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#20 - JRL 7062
Analysis: Russia straddling the divide-I
By Sam Vaknin
UPI Senior Business Correspondent

SKOPJE, Macedonia, Feb. 13 (UPI) -- Russian President Vladimir Putin warned on Tuesday, in an interview he granted to the French television channel TF1, that unilateral U.S.-British military action against Iraq would be a "grave mistake" and an "unreasonable use of force." Russia might veto it in the Security Council, he averred. In a joint declaration with France and Germany, issued the same day, he called to enhance the number of arms inspectors in Iraq as an alternative to war.

Only weeks ago Russia was written off, not least by myself, as a satellite of the United States. This newfound assertiveness has confounded analysts and experts everywhere. Yet, appearances aside, it does not signal a fundamental shift in Russian policy or worldview.

Russia could not resist the temptation of playing once more the Leninist game of "inter-imperialist contradictions." It has long masterfully exploited chinks in NATO's armor to further its own economic, if not geopolitical, goals. Its convenient geographic sprawl -- part Europe, part Asia -- allows it to pose as both a continental power and a global one with interests akin to those of the United States. Hence the verve with which it delved into the war against terrorism, recasting internal oppression and meddling abroad as its elements.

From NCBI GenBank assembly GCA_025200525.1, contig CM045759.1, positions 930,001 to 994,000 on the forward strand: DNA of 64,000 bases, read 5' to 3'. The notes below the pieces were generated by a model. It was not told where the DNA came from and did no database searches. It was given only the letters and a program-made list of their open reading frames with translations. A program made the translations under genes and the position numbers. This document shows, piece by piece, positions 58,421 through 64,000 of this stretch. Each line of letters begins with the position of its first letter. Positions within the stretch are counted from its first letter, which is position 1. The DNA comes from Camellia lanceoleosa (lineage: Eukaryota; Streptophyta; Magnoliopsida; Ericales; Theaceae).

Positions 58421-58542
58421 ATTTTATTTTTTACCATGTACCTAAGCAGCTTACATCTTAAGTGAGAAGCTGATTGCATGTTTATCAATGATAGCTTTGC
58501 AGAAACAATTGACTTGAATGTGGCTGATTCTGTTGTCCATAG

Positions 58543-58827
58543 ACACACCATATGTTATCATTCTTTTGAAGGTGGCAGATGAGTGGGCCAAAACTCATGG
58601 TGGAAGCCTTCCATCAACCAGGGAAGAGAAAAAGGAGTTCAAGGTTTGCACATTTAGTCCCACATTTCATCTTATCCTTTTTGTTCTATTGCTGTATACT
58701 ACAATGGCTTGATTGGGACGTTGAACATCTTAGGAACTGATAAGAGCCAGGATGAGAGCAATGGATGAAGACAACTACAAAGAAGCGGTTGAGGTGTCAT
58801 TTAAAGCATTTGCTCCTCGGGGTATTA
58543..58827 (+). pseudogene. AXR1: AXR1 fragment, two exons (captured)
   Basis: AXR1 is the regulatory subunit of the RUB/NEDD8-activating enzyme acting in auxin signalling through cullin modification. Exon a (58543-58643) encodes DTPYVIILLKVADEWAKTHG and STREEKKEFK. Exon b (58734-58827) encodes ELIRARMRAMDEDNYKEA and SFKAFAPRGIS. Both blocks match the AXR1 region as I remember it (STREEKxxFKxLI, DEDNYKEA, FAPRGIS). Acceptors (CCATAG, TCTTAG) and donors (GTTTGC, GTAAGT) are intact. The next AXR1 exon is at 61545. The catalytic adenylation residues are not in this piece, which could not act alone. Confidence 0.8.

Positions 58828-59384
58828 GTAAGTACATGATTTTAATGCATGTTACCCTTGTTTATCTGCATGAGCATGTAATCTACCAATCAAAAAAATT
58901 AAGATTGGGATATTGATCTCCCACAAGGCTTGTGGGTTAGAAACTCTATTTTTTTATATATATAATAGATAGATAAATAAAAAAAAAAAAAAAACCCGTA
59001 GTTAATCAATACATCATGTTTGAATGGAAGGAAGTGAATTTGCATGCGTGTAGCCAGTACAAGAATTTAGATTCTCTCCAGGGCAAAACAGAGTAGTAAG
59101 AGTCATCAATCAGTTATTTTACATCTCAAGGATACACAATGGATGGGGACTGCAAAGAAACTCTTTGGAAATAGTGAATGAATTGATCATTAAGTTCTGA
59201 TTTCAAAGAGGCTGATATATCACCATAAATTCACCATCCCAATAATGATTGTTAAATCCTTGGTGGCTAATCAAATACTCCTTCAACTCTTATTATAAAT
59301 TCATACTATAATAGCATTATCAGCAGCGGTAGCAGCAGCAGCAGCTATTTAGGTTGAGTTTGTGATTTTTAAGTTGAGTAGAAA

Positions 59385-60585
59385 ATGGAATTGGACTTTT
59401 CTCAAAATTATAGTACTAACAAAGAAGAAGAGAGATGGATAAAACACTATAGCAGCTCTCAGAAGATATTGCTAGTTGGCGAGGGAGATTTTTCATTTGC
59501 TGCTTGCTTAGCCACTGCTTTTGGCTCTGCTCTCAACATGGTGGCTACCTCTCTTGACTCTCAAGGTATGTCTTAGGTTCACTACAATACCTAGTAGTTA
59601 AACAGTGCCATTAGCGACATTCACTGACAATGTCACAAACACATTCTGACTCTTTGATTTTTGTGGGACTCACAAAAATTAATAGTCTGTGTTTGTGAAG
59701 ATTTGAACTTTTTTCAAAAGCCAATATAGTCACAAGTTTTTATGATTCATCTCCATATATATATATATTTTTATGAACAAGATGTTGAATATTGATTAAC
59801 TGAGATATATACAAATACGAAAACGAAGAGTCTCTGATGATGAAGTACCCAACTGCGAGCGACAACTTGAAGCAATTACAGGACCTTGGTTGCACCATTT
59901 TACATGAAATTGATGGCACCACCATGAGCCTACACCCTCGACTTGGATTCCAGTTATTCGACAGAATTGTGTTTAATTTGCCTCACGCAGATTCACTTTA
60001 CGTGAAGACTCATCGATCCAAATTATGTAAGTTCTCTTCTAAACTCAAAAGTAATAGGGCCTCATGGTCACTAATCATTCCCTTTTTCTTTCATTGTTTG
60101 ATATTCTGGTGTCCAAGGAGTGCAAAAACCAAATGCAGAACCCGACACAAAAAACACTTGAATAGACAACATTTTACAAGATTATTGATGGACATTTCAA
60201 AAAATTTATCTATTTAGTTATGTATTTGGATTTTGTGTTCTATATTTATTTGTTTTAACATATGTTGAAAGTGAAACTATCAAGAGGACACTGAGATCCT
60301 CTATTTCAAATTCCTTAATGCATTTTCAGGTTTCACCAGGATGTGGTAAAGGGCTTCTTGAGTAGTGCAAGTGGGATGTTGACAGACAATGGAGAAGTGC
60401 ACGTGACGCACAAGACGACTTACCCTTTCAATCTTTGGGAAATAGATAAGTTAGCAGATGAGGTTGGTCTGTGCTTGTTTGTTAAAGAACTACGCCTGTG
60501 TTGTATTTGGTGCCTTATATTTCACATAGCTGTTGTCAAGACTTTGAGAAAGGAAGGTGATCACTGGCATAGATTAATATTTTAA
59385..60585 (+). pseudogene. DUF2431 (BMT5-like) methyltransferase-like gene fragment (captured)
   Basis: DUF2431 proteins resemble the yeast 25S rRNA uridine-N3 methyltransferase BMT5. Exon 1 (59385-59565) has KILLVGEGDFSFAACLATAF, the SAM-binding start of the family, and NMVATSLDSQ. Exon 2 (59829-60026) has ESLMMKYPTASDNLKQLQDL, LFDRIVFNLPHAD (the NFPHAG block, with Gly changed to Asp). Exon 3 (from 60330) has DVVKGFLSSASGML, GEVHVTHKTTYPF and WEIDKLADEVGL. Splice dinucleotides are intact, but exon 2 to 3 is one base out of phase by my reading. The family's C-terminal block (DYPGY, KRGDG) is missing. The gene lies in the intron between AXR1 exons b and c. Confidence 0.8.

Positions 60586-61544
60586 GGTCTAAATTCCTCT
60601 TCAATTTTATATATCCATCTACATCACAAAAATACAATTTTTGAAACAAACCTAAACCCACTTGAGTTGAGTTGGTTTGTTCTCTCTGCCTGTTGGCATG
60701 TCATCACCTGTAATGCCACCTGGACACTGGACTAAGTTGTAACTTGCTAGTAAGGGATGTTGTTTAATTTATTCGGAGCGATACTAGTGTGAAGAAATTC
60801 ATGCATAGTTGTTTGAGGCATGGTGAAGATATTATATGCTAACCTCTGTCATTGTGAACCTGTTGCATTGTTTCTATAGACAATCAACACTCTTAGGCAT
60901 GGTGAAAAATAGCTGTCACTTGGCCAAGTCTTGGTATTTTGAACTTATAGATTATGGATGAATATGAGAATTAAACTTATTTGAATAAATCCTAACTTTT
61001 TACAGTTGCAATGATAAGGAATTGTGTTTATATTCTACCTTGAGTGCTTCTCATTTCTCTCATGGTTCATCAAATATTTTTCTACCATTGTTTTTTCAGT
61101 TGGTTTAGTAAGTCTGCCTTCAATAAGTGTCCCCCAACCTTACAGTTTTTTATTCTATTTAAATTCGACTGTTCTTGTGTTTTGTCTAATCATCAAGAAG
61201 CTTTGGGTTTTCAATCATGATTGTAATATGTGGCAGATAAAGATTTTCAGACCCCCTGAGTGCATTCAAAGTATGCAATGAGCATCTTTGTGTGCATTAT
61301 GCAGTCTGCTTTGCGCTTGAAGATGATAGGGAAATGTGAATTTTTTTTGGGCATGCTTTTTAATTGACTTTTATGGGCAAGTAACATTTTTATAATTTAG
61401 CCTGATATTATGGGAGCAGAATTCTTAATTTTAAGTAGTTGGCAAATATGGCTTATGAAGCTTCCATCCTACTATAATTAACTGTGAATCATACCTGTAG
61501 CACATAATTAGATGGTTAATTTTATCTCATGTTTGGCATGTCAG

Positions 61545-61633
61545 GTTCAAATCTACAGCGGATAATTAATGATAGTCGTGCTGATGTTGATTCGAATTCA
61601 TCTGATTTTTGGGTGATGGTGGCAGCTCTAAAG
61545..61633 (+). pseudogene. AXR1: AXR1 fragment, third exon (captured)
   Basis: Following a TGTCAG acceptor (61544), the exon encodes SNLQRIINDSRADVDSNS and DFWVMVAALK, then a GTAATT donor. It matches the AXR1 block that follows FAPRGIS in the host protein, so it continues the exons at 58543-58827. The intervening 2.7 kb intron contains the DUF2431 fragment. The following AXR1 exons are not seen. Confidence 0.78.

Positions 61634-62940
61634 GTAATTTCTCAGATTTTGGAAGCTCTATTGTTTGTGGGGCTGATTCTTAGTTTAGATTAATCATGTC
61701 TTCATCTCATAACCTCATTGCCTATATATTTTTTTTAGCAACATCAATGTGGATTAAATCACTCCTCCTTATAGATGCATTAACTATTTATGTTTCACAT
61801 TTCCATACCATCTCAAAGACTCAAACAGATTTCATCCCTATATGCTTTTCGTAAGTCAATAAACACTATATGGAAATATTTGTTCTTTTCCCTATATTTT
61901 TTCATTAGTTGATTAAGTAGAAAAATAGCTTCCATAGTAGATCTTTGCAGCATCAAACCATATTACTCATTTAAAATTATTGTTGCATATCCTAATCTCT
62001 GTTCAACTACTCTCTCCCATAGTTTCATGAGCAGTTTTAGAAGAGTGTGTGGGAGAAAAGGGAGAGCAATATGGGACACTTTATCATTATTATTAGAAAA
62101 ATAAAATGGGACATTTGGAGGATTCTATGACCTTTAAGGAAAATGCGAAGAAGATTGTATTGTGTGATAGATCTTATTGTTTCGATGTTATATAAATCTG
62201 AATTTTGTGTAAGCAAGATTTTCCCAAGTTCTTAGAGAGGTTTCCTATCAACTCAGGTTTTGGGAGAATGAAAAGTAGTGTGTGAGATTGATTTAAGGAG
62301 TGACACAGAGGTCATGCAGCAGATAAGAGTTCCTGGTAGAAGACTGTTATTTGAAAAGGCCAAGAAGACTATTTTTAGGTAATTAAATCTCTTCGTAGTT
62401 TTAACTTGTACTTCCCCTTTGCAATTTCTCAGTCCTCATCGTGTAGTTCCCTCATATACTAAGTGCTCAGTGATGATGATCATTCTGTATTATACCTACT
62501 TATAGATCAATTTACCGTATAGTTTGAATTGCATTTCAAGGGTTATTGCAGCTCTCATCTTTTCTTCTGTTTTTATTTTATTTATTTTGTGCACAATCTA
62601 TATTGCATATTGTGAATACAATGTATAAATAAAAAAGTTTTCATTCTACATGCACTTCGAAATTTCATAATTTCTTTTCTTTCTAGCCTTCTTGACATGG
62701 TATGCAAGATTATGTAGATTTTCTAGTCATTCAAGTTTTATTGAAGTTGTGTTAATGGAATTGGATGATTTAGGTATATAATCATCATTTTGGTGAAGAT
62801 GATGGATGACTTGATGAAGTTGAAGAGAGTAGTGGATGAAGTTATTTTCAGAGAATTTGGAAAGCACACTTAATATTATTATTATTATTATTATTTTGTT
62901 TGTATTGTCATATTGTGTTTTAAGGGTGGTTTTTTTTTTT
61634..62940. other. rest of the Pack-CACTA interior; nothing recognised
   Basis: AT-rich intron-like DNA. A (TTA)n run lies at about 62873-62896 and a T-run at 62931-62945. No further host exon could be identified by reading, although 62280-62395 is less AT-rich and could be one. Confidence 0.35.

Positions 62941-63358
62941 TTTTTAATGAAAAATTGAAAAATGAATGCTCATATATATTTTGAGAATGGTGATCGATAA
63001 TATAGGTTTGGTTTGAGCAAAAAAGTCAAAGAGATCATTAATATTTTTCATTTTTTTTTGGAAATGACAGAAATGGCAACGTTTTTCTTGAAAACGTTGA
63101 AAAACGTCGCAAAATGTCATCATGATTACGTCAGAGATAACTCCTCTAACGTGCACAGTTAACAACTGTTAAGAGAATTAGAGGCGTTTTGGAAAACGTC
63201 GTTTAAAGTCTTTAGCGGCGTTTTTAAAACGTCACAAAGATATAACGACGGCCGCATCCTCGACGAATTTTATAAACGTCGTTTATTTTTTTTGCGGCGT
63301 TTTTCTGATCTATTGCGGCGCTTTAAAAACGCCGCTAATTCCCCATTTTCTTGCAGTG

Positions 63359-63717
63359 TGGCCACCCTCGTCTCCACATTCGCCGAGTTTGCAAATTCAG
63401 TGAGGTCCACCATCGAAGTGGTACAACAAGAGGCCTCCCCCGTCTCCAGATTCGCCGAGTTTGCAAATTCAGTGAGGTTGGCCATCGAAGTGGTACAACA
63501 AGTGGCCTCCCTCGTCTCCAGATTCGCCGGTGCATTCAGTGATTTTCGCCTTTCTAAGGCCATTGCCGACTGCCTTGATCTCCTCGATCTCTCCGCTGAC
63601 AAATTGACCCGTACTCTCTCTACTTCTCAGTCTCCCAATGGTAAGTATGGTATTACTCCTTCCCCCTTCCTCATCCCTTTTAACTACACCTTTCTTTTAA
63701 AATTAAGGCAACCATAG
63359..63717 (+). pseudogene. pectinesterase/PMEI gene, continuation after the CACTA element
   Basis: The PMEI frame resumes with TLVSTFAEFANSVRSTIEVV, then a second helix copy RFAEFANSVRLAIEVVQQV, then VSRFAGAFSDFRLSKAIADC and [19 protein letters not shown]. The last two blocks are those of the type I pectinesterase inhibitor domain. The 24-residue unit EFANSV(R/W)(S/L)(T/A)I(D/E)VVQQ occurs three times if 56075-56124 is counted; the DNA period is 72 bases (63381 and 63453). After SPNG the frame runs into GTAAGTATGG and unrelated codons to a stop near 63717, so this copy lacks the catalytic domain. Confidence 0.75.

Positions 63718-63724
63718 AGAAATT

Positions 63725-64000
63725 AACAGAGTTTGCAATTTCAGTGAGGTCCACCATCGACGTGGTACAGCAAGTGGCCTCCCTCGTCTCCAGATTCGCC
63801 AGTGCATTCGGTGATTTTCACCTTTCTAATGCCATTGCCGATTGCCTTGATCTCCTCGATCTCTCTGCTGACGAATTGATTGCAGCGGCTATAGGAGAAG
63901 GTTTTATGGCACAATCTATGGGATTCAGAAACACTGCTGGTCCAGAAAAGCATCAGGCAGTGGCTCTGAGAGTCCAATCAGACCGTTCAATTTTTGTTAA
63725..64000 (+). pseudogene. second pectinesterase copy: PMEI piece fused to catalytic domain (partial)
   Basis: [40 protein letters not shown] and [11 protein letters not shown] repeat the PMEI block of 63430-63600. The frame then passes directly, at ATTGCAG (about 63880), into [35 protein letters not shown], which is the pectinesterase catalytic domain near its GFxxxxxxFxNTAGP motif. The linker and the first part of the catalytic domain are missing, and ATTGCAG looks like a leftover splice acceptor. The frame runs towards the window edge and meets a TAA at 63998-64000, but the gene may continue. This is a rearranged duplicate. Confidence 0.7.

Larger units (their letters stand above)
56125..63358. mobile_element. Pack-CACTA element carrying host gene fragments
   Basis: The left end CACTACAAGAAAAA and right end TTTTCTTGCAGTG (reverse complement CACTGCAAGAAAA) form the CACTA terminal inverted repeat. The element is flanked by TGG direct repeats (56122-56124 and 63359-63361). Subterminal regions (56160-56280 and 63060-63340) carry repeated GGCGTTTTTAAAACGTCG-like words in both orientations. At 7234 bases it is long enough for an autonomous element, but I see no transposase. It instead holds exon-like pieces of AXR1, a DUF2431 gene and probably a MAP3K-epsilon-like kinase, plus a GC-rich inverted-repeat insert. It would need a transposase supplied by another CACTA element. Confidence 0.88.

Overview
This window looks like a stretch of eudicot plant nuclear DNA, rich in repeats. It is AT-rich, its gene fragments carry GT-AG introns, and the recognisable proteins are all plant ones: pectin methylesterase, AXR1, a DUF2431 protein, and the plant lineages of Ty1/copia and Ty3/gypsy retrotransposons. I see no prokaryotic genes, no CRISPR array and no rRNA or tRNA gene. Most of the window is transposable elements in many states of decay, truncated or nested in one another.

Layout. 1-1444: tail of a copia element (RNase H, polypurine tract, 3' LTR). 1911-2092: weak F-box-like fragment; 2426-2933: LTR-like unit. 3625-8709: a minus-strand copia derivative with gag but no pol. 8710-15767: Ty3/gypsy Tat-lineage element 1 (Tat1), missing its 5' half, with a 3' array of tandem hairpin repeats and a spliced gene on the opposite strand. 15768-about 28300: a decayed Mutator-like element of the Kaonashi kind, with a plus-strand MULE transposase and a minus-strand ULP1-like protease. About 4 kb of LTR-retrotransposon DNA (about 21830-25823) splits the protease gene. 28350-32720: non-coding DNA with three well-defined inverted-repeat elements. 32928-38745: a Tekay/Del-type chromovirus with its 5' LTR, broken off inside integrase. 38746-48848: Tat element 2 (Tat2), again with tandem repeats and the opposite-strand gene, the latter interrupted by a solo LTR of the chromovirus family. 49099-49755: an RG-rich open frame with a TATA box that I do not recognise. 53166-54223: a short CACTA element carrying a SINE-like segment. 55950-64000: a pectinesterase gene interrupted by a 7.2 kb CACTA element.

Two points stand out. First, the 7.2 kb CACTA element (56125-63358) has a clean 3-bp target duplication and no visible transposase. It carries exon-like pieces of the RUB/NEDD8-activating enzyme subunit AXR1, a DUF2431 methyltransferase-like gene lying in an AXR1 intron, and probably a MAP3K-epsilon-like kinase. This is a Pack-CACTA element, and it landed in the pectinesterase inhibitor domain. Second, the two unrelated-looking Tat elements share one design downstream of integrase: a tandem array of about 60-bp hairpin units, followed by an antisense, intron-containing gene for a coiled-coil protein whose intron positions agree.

As Vladimir Lukin, deputy speaker of the Duma observed recently, with Britain having swerved too far toward America, Russia may yet become an intermediary between a bitterly disenchanted United States and an irked Europe and between the rich, industrialized West and developing countries in Asia. Publicly, the United States has only mildly disagreed with Russia's reluctance to countenance a military endgame in Iraq -- while showering France and Germany with vitriol for saying, essentially, the same things.

The United States knows that Russia will not jeopardize the relevance of the Security Council -- one of the few remaining hallmarks of past Soviet grandeur -- by vetoing an U.S.-sponsored resolution. But Russia cannot be seen to be abandoning a traditional ally and a major customer (Iraq) and newfound friends (France and Germany) too expediently.

Nor can Putin risk further antagonizing Moscow hardliners who already regard his perceived "Gorbachev-like" obsequiousness and far reaching concessions to the United States as treasonous. The scrapping of the Anti-Ballistic Missile Treaty, the expansion of NATO to Russia's borders, the U.S. presence in Central Asia and the Caucasus, Russia's "near abroad" -- are traumatic reversals of fortune.

An agreed consultative procedure with the crumbling NATO hardly qualifies as ample compensation. There are troubling rumblings of discontent in the army. A few weeks ago, a Russian general in Chechnya refused Putin's orders publicly, and with impunity. Additionally, according to numerous opinion polls, the vast majority of Russians oppose an Iraqi campaign.

By aligning itself with the fickle France and the brooding and somnolent Germany, Russia is warning the United States that it should not be taken for granted and that there is a price to pay for its allegiance and good services. But Putin is not Boris Yeltsin, his inebriated predecessor who over-played his hand in opposing NATO's operation in Kosovo in 1999, only to be sidelined, ignored and humiliated in the postwar arrangements.